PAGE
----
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FBP: Federal Bureau of Physics Vol. 2: Wish You Were Here (Fbd: Federal Bureau of Physics) Paperback – September 30, 2014
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Frequently bought together
"Well told, with numerous twists and turns. . . . A gripping tale."—PUBLISHERS WEEKLY
"This is a outstanding book in the true classic noir style, right down to the last panel."—CRIMESPREE
About the Author
- Publisher : Vertigo (September 30, 2014)
- Language : English
- Paperback : 144 pages
- ISBN-10 : 140125067X
- ISBN-13 : 978-1401250676
- Item Weight : 9.3 ounces
- Dimensions : 6.65 x 0.3 x 10.16 inches
Best Sellers Rank:
#1,339,480 in Books (See Top 100 in Books)
- #6,027 in Science Fiction Graphic Novels (Books)
- Customer Reviews:
Top reviews from the United States
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Book 2 of the Oliver/Rodriguez/Renzi FBP graphic novel is one too many. From the by the numbers clichéd bar fight to the time flip flops and where are you now and what happened first it is confusion for the purpose of making an installment rather than moving the plot forward. The art remains strong, but there are other graphic novels and other graphic artists. At best this is analogous the old middle school creep out about what if the universe is a tiny speck of dust on the thumb of another middle school kid who lives on another speck of dust universe and so forth. I am not going to spend this kind of money for so little.
Part of the problem of reading literature is that you can experience how a story like this should be told. A plot device based on continually jarring the reader as you leap across time and loop sequences should serve a purpose. In FBP; Vol 2 Wish You Were Here, the purpose is to keep you confused while the publishers can check off that a the FBP books have another to sell you. Almost any spoiler I could give you might itself be false because there is no reality.
At some point series hero, the scruffy and always out of sorts Agent Adam Hardy and his side kick<?> partner Agent Rosa Reyes are for some reason in Nakeet , Alaska where for some reason they subject themselves to a life or death experiment in which they create or enter into or somehow are part of a pocket universe, whatever that is. And they either live through or their projected selves live through or maybe they loop back to live through, or something like that.. Anyway all of this is somehow related to an evil rich guy and finding Adams father and, well plot stuff, sorta…
There is a cute bit about tossing balls into an anti-physics hole that will toss some number of them back. I wonder what happens if you shoot machine guns into it? Also some stuff about fighting your way down stairs so that you can fight your way back up. Also Rosa suddenly becomes very talkative and inventive and no I do not get all this either.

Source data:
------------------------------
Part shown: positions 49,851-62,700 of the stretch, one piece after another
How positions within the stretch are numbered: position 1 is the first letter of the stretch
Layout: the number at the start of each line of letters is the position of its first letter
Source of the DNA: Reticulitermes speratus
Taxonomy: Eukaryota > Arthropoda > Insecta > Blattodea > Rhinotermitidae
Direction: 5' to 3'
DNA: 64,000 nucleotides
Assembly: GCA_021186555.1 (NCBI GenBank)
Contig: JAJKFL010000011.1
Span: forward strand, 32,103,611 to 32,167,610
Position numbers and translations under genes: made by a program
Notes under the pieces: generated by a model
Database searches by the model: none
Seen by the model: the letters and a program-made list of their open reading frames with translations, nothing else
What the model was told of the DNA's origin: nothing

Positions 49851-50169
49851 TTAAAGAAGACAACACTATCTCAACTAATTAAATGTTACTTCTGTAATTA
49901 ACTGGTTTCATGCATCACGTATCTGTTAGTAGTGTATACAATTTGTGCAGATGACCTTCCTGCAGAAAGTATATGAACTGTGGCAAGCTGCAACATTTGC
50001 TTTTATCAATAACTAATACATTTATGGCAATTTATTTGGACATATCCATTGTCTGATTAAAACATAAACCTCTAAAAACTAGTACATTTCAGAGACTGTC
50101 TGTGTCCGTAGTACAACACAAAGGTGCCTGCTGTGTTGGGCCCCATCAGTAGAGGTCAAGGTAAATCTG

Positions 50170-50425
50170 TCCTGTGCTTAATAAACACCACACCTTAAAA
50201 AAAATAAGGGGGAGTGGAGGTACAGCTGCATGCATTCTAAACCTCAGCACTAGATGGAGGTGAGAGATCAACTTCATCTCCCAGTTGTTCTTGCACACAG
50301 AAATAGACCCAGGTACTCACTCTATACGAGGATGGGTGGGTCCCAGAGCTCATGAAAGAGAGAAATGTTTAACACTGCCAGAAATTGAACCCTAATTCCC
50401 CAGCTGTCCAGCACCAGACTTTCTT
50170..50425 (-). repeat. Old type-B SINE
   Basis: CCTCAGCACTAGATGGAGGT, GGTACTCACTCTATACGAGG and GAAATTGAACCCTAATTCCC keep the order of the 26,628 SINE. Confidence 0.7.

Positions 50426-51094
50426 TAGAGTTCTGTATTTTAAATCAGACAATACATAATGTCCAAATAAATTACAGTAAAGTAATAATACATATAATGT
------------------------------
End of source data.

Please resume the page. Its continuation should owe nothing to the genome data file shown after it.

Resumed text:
Just plunk down your money for two more volumes and you may get a clue. Your money because I am not spending any more of mine, and maybe because the series was cancelled after four volumes. Maybe this time I am not the slow learner. Also I am recommending you move on, besides the art work there is nothing to see here.
Welcome to volume two of Federal Bureau of Physics, where our favorite agents Rosa and Adam find themselves dealing with multiverses and alternate realities!
This volume is ordered in a non-linear fashion, which worked really well for the topic and story line. It skips from not only past to future, but also from one reality into another. This can also make it a bit confusing to follow the story if you don’t pay attention while you’re reading, and you can miss out on valuable hints.
There’s also so much quantum physics going on in so few pages it can make your head spin (see quote above). Rosa and Adam are in a quantum physics experiment that deals in questioning reality. But, really, as the saying goes- some people should not be left to their own devices.
I do feel like Rosa’s character took a leap in development somewhere between the first and second volume and we missed out on it. Where in the first volume she had trouble communicating even in small talk, in this volume she had no problems at all speaking her mind.
Overall, the story is compelling and handled the topic with flare. I’m still wanting to see a bit more detail with facial expressions with the art, but it’s as psychedelic/pop-artish as the first volume.